June 20, 2014 8:49 am -

Texas Republicans believe the federal government has too much influence on how elections are conducted.

The Texas GOP platform, released Thursday, calls for the repeal of the Voting Rights Act (VRA) of 1965, the most successful civil-rights law in the nation’s history. It also supports scrapping the National Voter Registration Act of 1993, which has helped millions register to vote. And it advocates making voters re-register every four years, among other restrictive policies.

In sum, the party wants to get the federal government out of the business of overseeing state elections—returning voting law to where it was before the civil rights movement.

“We urge that the Voter [sic] Rights Act of 1965, codified and updated in 1973, be repealed and not reauthorized,” the platform says…

Voting rights advocates are currently pushing Congress—with little success—to advance a bill that would strengthen the VRA in the wake of the Supreme Court’s ruling. Texas Republicans’ stance is a reminder that many conservatives want to go in the opposite direction.

D.B. Hirsch
D.B. Hirsch is a political activist, news junkie, and retired ad copy writer and spin doctor. He lives in Brooklyn, New York.

No responses to Texas Republicans Want To Repeal The Voting Rights Act

  1. mea_mark June 20th, 2014 at 10:06 am

    This is probably the biggest reason to vote republicans out of office in Texas. If you want to make sure you have the right to vote in the future, vote the republicans out now before they take it away. I hope the rest of the nation can help stop the republicans in Texas from setting a dangerous precedent.

    • fahvel June 20th, 2014 at 10:19 am

      wouldn’t it be interesting if another country sent some drones and “only” 300 advisers over to texas and forced them to accept equality and civil rights and human kindness and – oh hell – texas is a shit hole and even mexico won’t take it back as long as there are texans in it.

    • fancypants June 20th, 2014 at 2:15 pm

      your in for a big fight with fox news since they think rick perry is now the guy to win the 2016 election ?

      • mea_mark June 20th, 2014 at 3:55 pm

        Perry ain’t going to win. I doubt he even gets the nomination.

        • fancypants June 20th, 2014 at 8:21 pm

          look what FN did for Romney only to be a flash in the pan on election night.

  2. arc99 June 20th, 2014 at 10:33 am

    Explain to me again right wingers why black folks should want anything to do with the Republican party when they advocate repeal of the most effective civil rights legislation in our history which also happens to have been passed through the very explicit authority of the US Constitution;,the content of which which most of you apparently don’t have a goddamn clue.

    the federal government does not exert “too much” power over state electoral law. the federal government exercises the amount of power granted to it in the Constitution.


    SECTION 1.

    The right of citizens of the United States to vote shall not be denied or abridged by the United States or by any state on account of race, color, or previous condition of servitude.

    SECTION 2.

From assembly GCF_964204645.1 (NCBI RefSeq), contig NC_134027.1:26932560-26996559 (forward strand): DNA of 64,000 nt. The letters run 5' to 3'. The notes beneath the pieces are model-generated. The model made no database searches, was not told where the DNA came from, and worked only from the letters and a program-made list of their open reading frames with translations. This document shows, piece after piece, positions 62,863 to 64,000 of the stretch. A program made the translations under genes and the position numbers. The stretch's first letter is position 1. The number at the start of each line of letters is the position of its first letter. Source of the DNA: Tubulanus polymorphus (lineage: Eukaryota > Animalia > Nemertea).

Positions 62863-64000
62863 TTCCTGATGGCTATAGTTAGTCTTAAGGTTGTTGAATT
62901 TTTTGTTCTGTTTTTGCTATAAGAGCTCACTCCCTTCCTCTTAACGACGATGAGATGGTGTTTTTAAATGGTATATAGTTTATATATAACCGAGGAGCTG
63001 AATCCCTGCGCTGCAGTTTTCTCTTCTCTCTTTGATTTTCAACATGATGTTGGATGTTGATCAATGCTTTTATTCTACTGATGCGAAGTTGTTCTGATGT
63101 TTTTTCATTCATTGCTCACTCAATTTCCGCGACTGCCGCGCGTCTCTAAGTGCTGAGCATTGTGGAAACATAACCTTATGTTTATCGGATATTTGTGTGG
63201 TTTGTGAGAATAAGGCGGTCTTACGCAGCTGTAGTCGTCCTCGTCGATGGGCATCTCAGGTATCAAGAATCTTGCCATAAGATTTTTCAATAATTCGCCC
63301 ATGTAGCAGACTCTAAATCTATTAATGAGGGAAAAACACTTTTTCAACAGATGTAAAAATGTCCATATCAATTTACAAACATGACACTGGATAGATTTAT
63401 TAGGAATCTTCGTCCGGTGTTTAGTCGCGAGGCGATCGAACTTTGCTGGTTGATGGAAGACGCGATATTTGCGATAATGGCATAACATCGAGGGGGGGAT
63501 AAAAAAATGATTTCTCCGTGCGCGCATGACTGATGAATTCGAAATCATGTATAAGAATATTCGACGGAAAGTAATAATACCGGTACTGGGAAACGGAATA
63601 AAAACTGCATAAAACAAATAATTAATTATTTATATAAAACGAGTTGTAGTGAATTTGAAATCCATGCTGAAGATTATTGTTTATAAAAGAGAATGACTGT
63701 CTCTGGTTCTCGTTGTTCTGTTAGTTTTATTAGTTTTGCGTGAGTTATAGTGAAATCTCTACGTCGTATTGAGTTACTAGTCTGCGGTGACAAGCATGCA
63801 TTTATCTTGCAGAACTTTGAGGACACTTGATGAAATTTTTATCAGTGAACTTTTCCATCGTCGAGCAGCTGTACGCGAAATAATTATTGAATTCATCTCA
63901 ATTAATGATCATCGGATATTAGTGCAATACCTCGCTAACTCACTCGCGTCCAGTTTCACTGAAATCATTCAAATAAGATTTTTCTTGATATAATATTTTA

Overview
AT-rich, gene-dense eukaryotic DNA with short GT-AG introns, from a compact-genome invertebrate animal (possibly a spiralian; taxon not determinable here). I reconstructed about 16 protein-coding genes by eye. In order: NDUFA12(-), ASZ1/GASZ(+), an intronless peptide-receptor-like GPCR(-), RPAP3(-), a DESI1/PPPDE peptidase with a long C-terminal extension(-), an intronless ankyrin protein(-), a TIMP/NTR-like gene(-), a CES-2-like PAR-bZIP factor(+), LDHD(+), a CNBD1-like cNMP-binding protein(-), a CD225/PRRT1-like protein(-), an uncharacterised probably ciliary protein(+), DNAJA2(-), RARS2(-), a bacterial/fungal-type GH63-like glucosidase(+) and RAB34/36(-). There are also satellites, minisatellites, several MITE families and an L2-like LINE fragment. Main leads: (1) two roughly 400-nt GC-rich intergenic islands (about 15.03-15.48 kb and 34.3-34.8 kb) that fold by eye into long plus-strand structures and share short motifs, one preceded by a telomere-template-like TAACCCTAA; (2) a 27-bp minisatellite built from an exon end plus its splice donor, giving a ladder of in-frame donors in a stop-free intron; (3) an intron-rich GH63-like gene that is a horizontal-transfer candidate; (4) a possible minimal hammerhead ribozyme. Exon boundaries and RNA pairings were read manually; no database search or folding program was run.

The Congress shall have power to enforce this article by appropriate legislation.

    • Tom Ward June 20th, 2014 at 12:20 pm

      IF, and this is a very big if for Texas, the act is not needed anymore, I could understand repealing it. Personally, I don’t think they’re ready for it. Alan has posted enough articles quoting republicans on voter ID laws who are trying to pass the laws for reasons other than voter ID to make me believe that. And a voter ID law passed for any other purpose other than voter ID is unconstitutional.

      But, as you know the supreme court struck down a voter rights law last year because essentially they determined it wasn’t needed anymore:
      “Voting Rights Act Section 4 Struck Down By Supreme Court”

      So this could become a very controversial issue.

      • mea_mark June 20th, 2014 at 12:47 pm

        Actually the SCOTUS asked congress to fix the VRA years ago but congress is dysfunctional so they struck down parts of it. It is time to replace it with a federal rules on voting that are consistent nation wide. If we were only voting for local leaders the states rules might work. We are also voting for national leaders so we need fair voting laws that apply to everyone equally on a national level.

        • Dwendt44 June 20th, 2014 at 1:24 pm

          Good luck getting many Republicans to go along with that. They know that the only way they can keep their power is with voter suppression. They’d likely lose most of their governors, and, should re-redistricting require a non-partisan committee in each state, most of their state legislatures too.

          • mea_mark June 20th, 2014 at 1:42 pm

            It’s just a matter of time. Next time the republicans lose the house look for changes.

          • Judgeforyourself37 June 20th, 2014 at 8:17 pm

            That cannot happen too soon for me.

      • arc99 June 20th, 2014 at 5:56 pm

        hello Tom, what I find particularly annoying is that nothing in the 15th amendment requires Congress to periodically review the legislation they have passed under their granted authority. Yet, people who consider themselves to be “strict constructionists” were quite happy for the Court to impose a requirement that appears nowhere in the 15th amendment.

  3. Maxx44 June 20th, 2014 at 12:02 pm

    Why anyone other than rich angry white men, loony evangelicals, or people who enjoy voting against their own best interests want anything to do with the GOP is beyond me.

  4. Tom Ward June 20th, 2014 at 12:11 pm

    The question is: Can we repeal the VRA without disenfranchising a single voter? If the answer is no, then the act must not be repealed. If the answer is yes, then the act must be repealed because the more things we can do without the federal government, the

    • fahvel June 20th, 2014 at 12:25 pm